Kerry Howley is a senior editor at Reason magazine.
Nagging children long to eat garbageCounterpoint: Kay Hymowitz
I agree with a lot of what you say about childhood obesity, though I would give parents more grief than you do. The schools shouldn't be let off the hook, of course. Ketchup is not a vegetable, and if we're being honest, neither are fries. And whose brilliant idea was it to cancel recess? According to a widely cited study, 40% of schools are either planning or have already cut out this supposed waste of children's time.
Still, kids do most of their eating and non-exercising outside of school hours, when parents are in charge. (Also, doctors are seeing an awful lot of fat 2-year-olds, who haven't yet had the pleasure of cafeteria lunches.)
Granted, parents don't have it easy today. Remember that obesity is an artifact of contemporary affluence. I don't mean you have to be rich to be fat; on the contrary, rates of childhood obesity are highest in poor rural areas and among minority kids. But the abundance of cheap, processed and pre-prepared food is something new in human history. Even I'm old enough to remember when you didn't walk down the street -- or through the mall -- and spy temptation with every step.
Today, in order to teach self-control -- one of the key things parents do -- they either have to blindfold their kids or prepare for psy-ops every time they leave the house. Can I have (pick your poison): ice cream, pizza, potato chips, Gummi Bears? Can I have a big Whopper for dinner? A Coke for breakfast? If you do, I'll walk the dog. If you don't, I'll throw myself on the ground and hold my breath. Puhlease!?
It makes no sense to blame Big Soda or Big Burger for this state of affairs. They're simply producing what people -- mostly adults, by the way -- want to buy. I suppose you could ban TV advertising directed at younger children as the Swedes and Norwegians have done. But these days, television is just a drop in the marketing ocean. My kids rarely watched television, but every trip to the supermarket or drug store meant war. What kept them at a reasonable weight were good genes -- a gift not to be underestimated -- and a heartless mother.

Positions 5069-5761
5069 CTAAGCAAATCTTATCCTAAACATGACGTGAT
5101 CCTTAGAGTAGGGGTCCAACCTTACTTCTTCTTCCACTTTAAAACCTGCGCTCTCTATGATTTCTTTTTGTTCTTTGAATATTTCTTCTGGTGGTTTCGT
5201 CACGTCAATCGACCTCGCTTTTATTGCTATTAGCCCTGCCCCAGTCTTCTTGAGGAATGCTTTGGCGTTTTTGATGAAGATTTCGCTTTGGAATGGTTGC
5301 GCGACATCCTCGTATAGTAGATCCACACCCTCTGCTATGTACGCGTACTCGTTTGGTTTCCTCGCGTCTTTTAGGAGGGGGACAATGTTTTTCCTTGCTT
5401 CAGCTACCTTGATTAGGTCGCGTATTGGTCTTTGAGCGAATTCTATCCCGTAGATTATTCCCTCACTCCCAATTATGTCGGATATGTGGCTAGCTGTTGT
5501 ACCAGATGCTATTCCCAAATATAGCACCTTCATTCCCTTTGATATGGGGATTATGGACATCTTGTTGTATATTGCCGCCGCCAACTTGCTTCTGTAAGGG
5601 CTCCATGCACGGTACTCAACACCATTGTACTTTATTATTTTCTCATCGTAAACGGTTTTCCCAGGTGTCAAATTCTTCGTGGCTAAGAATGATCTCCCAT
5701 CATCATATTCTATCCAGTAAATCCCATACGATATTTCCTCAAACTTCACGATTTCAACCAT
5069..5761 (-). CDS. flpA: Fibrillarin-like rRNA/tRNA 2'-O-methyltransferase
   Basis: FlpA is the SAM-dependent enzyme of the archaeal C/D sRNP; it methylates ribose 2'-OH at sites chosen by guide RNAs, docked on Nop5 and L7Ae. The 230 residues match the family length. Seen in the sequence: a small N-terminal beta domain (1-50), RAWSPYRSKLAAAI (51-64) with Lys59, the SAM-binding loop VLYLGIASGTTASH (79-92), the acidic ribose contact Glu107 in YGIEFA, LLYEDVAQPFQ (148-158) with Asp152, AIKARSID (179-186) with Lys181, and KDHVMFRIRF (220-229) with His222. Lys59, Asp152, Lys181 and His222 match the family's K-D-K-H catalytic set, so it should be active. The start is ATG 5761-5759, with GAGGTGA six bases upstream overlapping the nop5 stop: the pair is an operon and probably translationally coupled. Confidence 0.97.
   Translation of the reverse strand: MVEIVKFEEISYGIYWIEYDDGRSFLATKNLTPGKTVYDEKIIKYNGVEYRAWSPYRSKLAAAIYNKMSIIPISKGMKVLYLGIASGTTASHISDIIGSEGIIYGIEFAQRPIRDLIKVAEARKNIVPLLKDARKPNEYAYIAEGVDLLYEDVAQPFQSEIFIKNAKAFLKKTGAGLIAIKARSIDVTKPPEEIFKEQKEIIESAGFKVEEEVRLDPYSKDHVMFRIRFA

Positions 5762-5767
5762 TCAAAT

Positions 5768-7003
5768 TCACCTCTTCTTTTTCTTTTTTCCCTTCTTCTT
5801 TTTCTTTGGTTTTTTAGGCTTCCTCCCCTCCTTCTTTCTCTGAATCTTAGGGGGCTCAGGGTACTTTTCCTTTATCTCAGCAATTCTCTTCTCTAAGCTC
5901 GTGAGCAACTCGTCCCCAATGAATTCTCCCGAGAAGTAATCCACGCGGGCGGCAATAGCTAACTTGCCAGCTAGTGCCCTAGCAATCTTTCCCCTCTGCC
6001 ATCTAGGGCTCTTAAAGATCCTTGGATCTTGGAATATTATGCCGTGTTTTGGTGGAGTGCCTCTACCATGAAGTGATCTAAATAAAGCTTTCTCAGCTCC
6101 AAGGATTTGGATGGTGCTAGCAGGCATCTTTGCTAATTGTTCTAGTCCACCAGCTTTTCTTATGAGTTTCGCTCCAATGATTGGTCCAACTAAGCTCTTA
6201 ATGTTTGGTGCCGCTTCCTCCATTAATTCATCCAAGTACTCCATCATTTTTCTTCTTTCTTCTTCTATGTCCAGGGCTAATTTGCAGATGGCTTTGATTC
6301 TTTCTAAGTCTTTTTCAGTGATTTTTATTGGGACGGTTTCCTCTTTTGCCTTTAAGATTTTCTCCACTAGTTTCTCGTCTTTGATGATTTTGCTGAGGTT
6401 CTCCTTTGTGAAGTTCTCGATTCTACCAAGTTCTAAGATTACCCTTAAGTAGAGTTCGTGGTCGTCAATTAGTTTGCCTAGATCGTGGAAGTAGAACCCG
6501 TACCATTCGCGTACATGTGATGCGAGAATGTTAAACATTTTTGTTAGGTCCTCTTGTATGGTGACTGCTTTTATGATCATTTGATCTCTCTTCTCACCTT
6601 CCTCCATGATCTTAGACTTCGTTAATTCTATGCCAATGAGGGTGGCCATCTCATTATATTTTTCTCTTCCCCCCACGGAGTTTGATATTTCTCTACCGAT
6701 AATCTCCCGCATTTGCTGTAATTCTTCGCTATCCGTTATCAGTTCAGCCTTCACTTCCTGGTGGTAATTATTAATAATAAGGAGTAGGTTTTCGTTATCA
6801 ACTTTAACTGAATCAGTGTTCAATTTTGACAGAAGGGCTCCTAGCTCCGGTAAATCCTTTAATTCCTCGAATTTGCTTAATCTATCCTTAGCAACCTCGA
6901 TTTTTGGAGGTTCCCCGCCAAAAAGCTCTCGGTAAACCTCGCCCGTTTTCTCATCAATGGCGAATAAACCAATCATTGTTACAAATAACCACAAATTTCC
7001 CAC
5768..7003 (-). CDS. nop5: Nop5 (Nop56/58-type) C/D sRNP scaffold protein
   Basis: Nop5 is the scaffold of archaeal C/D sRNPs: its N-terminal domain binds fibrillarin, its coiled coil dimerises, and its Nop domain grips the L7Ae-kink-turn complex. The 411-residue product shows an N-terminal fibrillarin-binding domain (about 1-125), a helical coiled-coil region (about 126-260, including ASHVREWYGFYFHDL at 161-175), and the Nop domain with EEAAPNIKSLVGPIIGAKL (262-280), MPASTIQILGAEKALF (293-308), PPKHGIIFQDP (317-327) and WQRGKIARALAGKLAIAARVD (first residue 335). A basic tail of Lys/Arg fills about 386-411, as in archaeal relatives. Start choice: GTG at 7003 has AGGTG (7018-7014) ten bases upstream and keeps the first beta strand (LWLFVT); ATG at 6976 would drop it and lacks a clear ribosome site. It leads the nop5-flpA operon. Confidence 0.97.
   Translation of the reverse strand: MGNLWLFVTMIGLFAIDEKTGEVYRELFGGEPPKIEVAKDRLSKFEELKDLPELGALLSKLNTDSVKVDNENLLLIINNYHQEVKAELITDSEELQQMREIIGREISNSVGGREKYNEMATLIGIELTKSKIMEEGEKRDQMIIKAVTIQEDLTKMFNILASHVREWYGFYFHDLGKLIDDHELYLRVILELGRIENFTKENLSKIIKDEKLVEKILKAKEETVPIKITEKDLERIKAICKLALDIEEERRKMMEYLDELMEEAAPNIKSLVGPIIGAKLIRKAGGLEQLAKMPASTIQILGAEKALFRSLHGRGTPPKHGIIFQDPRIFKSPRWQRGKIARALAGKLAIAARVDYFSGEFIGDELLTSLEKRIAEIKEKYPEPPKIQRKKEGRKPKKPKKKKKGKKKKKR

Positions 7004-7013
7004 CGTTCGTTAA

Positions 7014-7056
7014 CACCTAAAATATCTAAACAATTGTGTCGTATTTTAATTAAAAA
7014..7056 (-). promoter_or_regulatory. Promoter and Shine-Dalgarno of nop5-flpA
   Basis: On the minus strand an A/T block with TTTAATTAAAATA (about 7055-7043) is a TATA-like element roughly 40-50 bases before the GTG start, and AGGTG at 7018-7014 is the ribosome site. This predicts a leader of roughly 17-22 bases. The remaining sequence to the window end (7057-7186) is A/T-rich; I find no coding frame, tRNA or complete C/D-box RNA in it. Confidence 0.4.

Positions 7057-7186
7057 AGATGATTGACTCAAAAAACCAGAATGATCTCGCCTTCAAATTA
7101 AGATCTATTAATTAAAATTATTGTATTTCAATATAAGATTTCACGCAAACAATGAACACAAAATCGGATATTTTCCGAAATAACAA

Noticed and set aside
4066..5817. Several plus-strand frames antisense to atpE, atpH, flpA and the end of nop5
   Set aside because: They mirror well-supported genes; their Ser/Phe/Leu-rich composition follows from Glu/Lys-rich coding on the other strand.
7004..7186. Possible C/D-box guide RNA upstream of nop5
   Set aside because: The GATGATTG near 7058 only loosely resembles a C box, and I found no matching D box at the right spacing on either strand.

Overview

Still I agree, despite the genuine health concerns, that childhood obesity has prompted too much heavy breathing. Did Newsweek really think it necessary to repeat the phrase "the terrorist threat from within?" Did Time need to put a kid so gross he could have amused Diane Arbus on its cover? Let's not forget: Obesity is not just for kids. In a neat but depressing irony, Mike Petrilli of the Fordham Foundation has estimated that overweight teachers are costing schools $2.5 billion annually in healthcare costs. Somehow, I doubt that's because they've been eating at the school cafeteria.
Kay Hymowitz is a senior fellow at the Manhattan Institute and contributing editor of City Journal. Her most recent book is "Marriage and Caste in America: Separate and Unequal Families in a Post Marital Age."